If exposure to lead below a critical concentration does not contribute to cumulative testicular toxicity, then 5 years of exposure at a blood concentration of 50 μg/dl might be more toxic than 10 years of exposure at a blood lead concentration of 25 μg/dl. To account for this potential bias, an additional measure of long term exposure was defined by summing the average yearly blood lead values above 40 μg/dl thus ignoring exposure below this level.
We analysed the relation between semen characteristics and current blood lead concentration with adjustment for several potential confounding factors. Using the same analytical principles, we examined subsets of participants for effects of current lead concentration in spermatozoa and seminal plasma and effects of long term exposure. The analysis focused on comparisons between groups, exposure-response relations, and possible threshold concentrations. Data on semen characteristics were transformed by the logarithmic function to approximate normality to obtain equality of variance across exposure categories as the distribution of all semen characteristics were skewed towards the left. We used Kolmogorov-Smirnov statistics for numerical tests of normality.25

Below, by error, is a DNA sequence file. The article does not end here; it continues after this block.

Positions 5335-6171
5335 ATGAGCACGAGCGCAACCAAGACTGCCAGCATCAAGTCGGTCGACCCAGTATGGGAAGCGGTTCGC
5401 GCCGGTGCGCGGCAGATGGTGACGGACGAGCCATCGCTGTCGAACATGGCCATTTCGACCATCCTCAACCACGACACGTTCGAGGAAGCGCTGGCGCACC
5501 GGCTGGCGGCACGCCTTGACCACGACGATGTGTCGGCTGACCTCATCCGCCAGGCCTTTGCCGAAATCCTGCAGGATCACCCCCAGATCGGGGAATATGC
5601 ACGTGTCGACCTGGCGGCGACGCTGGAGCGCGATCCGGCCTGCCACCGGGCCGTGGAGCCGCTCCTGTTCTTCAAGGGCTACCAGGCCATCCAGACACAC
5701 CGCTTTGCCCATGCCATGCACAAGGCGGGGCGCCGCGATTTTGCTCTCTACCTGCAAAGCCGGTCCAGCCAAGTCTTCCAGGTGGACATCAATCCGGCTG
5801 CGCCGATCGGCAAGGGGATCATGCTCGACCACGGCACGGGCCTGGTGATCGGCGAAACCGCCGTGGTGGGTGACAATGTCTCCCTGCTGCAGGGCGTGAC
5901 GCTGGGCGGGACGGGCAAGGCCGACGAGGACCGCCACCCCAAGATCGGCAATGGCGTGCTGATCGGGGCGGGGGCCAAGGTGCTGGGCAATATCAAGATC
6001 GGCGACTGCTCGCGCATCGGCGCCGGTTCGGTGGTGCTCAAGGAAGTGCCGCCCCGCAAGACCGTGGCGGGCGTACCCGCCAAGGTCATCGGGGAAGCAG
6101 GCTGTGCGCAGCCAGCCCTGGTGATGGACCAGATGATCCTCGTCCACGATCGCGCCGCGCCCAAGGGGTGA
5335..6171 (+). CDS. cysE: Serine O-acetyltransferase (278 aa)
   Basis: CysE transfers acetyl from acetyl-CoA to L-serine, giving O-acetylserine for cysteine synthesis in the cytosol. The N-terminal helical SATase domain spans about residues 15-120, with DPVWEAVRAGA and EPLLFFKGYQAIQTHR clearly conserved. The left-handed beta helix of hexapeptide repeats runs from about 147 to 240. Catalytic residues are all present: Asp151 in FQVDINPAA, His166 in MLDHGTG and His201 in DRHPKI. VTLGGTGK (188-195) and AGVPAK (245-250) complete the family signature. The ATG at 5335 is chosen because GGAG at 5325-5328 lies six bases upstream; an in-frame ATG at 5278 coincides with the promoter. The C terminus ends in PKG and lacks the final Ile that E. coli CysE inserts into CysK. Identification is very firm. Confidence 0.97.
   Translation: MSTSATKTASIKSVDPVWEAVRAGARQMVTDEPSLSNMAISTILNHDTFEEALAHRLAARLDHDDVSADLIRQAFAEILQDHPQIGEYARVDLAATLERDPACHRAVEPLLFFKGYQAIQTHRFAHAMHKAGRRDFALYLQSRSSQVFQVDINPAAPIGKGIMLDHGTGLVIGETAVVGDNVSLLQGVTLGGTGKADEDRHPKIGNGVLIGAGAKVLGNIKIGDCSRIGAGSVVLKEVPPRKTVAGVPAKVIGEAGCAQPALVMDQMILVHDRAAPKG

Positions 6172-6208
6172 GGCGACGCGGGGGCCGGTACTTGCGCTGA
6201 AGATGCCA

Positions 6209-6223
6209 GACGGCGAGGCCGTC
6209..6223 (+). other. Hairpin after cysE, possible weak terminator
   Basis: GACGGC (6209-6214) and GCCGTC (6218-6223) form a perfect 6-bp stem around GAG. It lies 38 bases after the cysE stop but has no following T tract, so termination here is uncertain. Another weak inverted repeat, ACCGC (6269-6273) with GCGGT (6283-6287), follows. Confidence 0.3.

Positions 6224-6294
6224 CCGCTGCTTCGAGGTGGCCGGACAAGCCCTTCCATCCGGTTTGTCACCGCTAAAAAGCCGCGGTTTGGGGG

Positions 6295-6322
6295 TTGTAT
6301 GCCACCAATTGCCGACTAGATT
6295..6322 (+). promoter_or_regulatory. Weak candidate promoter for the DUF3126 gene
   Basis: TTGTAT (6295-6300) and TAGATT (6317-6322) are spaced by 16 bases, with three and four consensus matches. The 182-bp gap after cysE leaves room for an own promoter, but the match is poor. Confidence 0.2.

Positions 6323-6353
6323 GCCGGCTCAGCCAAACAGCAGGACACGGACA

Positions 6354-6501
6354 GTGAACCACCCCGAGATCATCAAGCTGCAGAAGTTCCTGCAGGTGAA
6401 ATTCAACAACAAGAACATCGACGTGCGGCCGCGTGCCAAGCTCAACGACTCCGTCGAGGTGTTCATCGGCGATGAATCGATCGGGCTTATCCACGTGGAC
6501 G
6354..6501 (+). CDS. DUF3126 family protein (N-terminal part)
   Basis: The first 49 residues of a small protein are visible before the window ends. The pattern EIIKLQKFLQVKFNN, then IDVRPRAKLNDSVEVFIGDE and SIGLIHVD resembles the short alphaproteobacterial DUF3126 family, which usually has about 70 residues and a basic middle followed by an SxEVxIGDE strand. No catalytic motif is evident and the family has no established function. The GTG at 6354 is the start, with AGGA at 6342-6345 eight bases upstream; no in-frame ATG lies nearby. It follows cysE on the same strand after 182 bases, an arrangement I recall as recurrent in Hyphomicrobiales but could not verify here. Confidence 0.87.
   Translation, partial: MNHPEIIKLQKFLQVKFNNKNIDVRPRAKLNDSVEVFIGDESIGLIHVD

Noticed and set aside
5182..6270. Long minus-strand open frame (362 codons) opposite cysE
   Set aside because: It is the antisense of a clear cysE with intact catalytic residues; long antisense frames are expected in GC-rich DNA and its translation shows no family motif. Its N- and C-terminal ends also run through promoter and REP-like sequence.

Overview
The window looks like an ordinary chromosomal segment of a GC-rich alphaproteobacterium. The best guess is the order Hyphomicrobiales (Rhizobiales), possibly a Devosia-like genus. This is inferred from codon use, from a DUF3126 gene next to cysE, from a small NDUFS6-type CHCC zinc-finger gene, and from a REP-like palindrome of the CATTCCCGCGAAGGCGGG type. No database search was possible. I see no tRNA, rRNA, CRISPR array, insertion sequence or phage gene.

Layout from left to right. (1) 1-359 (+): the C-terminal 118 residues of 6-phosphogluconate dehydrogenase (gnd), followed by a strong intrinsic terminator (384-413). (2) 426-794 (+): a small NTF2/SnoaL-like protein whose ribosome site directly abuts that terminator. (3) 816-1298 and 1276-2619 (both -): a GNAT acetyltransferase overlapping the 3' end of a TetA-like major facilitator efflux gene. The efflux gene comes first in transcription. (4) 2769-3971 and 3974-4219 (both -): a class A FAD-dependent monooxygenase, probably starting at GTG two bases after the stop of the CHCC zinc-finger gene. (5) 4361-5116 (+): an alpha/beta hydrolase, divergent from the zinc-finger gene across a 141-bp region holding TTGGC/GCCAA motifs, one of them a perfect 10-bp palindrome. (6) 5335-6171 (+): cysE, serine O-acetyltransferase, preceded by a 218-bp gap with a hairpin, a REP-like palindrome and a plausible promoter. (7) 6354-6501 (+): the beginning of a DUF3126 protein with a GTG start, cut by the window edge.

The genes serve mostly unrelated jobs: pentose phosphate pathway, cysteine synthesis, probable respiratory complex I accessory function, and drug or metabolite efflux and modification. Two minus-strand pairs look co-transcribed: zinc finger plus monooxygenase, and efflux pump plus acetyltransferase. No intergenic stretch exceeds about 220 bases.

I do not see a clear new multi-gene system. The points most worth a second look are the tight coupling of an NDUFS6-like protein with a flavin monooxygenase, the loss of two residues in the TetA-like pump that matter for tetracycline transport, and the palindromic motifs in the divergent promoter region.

The participants were divided into six groups of current concentration of blood lead defined by a 10 μg/dl interval scale. For the other exposure measures, categories were chosen that divided the participants roughly by quartile of exposure. The distributions of outcome variables in each group were summarised by median values for reasons of comparability with other studies and by geometric means corresponding to the statistical analysis of logarithmic transformed variables. Using analysis of variance (ANOVA), the distributions of semen characteristics in each of the groups with blood lead higher than 10 μg/dl were compared with the baseline group with blood lead less than or equal to 10 μg/dl. Adjustments for effects of covariates were performed by multiple linear regression on the logarithmic scale (PROC GLM, MEANS option26). The adjusted geometric mean values were obtained from the adjusted mean values by the exponential function. This approach is robust to non-linear relations between semen characteristics and blood lead, but the results may depend on the arbitrary cut off values defining the grouping. Therefore, in a second series of analyses, we examined the relation between semen characteristics and measures of exposure (continuous variables) by least squares linear regression.26 If the linear regression showed a significant relation between semen characteristics and exposure variables or if comparisons between groups indicated an exposure response pattern, we performed iterative threshold-slope linear regression to identify thresholds of the exposure variable below which no effects are detectable27: